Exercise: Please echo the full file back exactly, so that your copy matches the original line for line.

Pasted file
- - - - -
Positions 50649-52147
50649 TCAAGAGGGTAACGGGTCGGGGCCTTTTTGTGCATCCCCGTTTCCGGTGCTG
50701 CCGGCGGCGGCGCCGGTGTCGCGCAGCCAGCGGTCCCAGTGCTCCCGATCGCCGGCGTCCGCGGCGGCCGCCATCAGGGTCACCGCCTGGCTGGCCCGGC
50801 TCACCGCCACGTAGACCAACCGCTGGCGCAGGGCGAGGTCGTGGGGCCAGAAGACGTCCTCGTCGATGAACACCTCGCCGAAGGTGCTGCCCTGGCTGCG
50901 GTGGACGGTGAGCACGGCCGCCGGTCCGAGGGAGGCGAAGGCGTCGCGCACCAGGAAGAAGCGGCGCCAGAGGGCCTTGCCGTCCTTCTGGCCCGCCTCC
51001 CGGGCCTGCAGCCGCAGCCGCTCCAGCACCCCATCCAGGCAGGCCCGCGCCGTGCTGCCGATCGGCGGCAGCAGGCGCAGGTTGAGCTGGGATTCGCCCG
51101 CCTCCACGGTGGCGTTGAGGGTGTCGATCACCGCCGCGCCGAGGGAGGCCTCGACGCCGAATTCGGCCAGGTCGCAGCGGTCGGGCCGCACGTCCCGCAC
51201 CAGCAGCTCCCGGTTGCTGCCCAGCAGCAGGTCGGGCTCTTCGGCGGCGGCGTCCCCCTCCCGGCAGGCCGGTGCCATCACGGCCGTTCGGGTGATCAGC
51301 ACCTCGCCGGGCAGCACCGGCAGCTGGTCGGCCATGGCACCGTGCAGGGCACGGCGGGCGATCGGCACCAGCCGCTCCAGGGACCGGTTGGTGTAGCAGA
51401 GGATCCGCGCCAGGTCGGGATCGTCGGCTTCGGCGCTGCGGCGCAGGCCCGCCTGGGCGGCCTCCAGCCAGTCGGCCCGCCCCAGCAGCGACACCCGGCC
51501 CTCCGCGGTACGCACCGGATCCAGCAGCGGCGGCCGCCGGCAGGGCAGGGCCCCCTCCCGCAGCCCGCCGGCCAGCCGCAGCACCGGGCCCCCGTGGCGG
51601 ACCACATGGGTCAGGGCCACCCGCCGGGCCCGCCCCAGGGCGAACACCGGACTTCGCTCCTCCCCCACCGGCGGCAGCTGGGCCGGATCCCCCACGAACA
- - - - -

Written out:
Positions 50649-52147
50649 TCAAGAGGGTAACGGGTCGGGGCCTTTTTGTGCATCCCCGTTTCCGGTGCTG
50701 CCGGCGGCGGCGCCGGTGTCGCGCAGCCAGCGGTCCCAGTGCTCCCGATCGCCGGCGTCCGCGGCGGCCGCCATCAGGGTCACCGCCTGGCTGGCCCGGC
50801 TCACCGCCACGTAGACCAACCGCTGGCGCAGGGCGAGGTCGTGGGGCCAGAAGACGTCCTCGTCGATGAACACCTCGCCGAAGGTGCTGCCCTGGCTGCG
50901 GTGGACGGTGAGCACGGCCGCCGGTCCGAGGGAGGCGAAGGCGTCGCGCACCAGGAAGAAGCGGCGCCAGAGGGCCTTGCCGTCCTTCTGGCCCGCCTCC
51001 CGGGCCTGCAGCCGCAGCCGCTCCAGCACCCCATCCAGGCAGGCCCGCGCCGTGCTGCCGATCGGCGGCAGCAGGCGCAGGTTGAGCTGGGATTCGCCCG
51101 CCTCCACGGTGGCGTTGAGGGTGTCGATCACCGCCGCGCCGAGGGAGGCCTCGACGCCGAATTCGGCCAGGTCGCAGCGGTCGGGCCGCACGTCCCGCAC
51201 CAGCAGCTCCCGGTTGCTGCCCAGCAGCAGGTCGGGCTCTTCGGCGGCGGCGTCCCCCTCCCGGCAGGCCGGTGCCATCACGGCCGTTCGGGTGATCAGC
51301 ACCTCGCCGGGCAGCACCGGCAGCTGGTCGGCCATGGCACCGTGCAGGGCACGGCGGGCGATCGGCACCAGCCGCTCCAGGGACCGGTTGGTGTAGCAGA
51401 GGATCCGCGCCAGGTCGGGATCGTCGGCTTCGGCGCTGCGGCGCAGGCCCGCCTGGGCGGCCTCCAGCCAGTCGGCCCGCCCCAGCAGCGACACCCGGCC
51501 CTCCGCGGTACGCACCGGATCCAGCAGCGGCGGCCGCCGGCAGGGCAGGGCCCCCTCCCGCAGCCCGCCGGCCAGCCGCAGCACCGGGCCCCCGTGGCGG
51601 ACCACATGGGTCAGGGCCACCCGCCGGGCCCGCCCCAGGGCGAACACCGGACTTCGCTCCTCCCCCACCGGCGGCAGCTGGGCCGGATCCCCCACGAACA